For 2,025 reviews, this critic has graded:
  • 54% higher than the average critic
  • 3% same as the average critic
  • 43% lower than the average critic
On average, this critic grades 6.2 points higher than other critics. (0-100 point scale)

Peter Rainer's Scores

  • Movies
  • TV
Average review score: 66
Highest review score: 100 The Lord of the Rings: The Return of the King
Lowest review score: 0 She Hate Me
Score distribution:
2,025 movie reviews
    • 89 Metascore
    • 25 Peter Rainer
    The effect is intended to be ghastly – which it certainly is – but I was equally repelled by this film’s conceit. Oppenheimer allows murderous thugs free rein to preen their atrocities, and then fobs it all off as some kind of exalted art thing. This is more than an aesthetic crime; it’s a moral crime.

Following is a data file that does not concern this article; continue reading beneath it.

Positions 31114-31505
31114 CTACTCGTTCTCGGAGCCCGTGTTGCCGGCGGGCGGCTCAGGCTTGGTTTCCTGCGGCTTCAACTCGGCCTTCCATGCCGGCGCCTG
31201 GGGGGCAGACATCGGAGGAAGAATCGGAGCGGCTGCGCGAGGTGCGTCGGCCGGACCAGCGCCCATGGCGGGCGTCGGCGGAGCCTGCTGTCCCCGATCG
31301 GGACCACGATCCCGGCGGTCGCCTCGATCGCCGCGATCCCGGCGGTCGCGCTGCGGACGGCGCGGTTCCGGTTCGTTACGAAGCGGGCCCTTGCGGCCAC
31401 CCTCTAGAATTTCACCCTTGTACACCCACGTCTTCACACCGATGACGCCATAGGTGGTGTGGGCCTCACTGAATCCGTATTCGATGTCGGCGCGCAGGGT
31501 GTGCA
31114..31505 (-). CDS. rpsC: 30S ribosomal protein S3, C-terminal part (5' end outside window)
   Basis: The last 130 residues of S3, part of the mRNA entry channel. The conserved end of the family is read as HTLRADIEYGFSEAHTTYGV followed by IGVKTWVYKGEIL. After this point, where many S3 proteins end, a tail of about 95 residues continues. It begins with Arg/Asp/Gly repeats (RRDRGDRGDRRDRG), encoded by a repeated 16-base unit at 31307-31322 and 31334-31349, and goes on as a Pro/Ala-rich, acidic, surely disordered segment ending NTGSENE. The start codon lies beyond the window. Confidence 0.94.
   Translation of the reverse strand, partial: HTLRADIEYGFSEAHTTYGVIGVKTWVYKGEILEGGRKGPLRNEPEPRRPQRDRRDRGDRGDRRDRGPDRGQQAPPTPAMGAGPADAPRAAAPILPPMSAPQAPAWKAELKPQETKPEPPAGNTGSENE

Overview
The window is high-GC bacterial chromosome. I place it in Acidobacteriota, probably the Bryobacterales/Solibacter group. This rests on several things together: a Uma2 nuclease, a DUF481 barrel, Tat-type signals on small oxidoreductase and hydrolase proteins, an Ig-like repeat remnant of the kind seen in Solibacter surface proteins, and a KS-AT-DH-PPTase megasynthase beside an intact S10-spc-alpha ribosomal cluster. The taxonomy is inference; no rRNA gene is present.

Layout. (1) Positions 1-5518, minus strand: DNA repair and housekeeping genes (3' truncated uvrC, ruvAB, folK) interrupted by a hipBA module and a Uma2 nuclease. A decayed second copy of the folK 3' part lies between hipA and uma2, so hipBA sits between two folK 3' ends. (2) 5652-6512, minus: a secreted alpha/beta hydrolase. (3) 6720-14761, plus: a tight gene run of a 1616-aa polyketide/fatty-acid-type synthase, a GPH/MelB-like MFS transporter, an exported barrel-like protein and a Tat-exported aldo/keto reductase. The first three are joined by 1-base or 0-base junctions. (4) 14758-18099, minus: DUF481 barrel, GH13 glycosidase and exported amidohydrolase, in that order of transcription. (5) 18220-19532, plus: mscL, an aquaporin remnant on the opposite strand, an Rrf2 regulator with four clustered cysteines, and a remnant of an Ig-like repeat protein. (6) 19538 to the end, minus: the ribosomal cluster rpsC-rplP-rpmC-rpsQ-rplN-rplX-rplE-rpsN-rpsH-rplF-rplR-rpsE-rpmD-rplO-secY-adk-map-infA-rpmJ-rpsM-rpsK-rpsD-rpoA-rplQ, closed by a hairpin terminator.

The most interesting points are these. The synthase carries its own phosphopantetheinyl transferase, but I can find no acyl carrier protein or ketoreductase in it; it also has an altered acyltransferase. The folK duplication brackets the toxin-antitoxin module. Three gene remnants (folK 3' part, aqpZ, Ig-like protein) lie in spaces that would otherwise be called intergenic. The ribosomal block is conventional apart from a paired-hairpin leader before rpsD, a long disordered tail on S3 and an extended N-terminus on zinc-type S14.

• 70 Metascore
    • 30 Peter Rainer
    It’s forceful, to be sure, but in a lurid way that suggests a telenovela that’s been baking in the sun too long.
    • 67 Metascore
    • 16 Peter Rainer
    It just may be the most boring movie ever made – period.
    • 66 Metascore
    • 33 Peter Rainer
    Critics who come out against Kick-Ass are leaving themselves open to that worst of contemporary accusations: a failure to be cool. But pretending that Kick-Ass is just another good-time comic book blowout is the greater failure.
    • 64 Metascore
    • 30 Peter Rainer
    Elf
    I was looking forward to something a tad more satirical than this Hallmark card of a movie, which plugs innocence and goodness like they’re going out of style.
    • 61 Metascore
    • 33 Peter Rainer
    Its wasted cast includes Dyan Cannon, Sally Kellerman, Len Cariou, and Brenda Vaccaro, who miraculously manages to give a fine performance in this malarkey.
    • 60 Metascore
    • 30 Peter Rainer
    Since this is a coming-of-age movie about a poor rural kid who grapples with the big city, it would be nice if its protagonist weren’t such a lummox.
    • 57 Metascore
    • 33 Peter Rainer
    The coarseness wouldn't be so bad if at least the steady stream of obscenities were funny.